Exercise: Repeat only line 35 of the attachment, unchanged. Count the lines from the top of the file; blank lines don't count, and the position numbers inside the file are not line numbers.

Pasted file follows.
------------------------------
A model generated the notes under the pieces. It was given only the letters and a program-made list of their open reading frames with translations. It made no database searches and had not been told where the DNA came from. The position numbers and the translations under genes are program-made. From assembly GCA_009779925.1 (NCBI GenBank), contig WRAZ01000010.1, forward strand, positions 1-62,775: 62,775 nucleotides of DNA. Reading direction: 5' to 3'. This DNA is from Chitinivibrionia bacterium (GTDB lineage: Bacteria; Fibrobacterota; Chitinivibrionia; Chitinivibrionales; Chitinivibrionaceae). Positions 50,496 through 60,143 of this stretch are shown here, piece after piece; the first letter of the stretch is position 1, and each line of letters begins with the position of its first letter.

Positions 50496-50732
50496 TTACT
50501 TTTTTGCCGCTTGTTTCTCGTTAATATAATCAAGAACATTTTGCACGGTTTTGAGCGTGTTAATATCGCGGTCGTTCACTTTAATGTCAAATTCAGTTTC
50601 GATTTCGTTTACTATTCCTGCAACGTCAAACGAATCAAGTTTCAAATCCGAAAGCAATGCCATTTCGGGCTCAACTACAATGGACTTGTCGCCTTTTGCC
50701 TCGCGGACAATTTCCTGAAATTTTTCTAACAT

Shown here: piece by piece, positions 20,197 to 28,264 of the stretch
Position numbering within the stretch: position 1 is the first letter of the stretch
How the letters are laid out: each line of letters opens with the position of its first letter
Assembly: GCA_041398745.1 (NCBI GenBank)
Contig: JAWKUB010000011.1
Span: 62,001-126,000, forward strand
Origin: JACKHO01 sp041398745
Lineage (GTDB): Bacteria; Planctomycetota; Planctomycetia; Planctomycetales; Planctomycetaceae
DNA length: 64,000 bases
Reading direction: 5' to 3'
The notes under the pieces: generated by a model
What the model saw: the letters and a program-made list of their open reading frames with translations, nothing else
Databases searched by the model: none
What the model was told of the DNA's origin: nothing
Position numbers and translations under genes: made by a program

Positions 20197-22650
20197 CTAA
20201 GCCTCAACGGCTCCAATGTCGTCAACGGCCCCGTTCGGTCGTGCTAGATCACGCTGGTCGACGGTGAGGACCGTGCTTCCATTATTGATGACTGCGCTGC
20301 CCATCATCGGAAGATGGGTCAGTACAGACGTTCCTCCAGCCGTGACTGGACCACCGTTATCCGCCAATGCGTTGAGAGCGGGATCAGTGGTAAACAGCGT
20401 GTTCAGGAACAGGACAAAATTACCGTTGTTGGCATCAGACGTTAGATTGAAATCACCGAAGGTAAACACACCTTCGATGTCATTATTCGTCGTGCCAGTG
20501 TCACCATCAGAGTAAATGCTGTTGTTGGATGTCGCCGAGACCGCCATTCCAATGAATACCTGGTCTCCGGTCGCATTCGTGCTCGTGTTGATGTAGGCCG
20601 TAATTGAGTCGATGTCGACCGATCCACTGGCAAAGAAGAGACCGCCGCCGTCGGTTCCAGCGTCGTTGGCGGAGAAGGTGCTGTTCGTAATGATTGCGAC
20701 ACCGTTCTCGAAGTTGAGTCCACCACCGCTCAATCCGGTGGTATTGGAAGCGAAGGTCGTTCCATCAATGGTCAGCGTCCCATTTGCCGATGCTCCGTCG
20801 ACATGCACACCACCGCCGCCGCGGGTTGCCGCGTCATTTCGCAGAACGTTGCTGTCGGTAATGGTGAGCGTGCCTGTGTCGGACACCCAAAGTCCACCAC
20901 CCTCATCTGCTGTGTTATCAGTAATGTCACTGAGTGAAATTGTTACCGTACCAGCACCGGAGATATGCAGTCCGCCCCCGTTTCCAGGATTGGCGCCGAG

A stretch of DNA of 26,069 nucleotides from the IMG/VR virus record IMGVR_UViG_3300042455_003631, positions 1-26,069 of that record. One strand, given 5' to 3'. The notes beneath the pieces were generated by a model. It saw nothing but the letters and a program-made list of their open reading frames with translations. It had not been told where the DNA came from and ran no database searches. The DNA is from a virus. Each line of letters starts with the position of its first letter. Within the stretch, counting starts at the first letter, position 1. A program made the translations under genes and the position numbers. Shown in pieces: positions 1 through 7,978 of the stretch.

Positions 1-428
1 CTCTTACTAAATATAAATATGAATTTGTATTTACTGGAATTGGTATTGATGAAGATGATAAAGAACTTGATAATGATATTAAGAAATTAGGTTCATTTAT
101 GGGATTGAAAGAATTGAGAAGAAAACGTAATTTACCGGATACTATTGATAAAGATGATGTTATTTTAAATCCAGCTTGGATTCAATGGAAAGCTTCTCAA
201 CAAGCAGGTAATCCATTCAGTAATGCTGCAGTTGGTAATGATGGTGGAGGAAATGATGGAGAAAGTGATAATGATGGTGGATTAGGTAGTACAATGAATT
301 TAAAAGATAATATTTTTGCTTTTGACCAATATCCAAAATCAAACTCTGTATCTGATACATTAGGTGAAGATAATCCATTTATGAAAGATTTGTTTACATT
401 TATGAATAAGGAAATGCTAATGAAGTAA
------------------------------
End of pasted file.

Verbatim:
101 GGGATTGAAAGAATTGAGAAGAAAACGTAATTTACCGGATACTATTGATAAAGATGATGTTATTTTAAATCCAGCTTGGATTCAATGGAAAGCTTCTCAA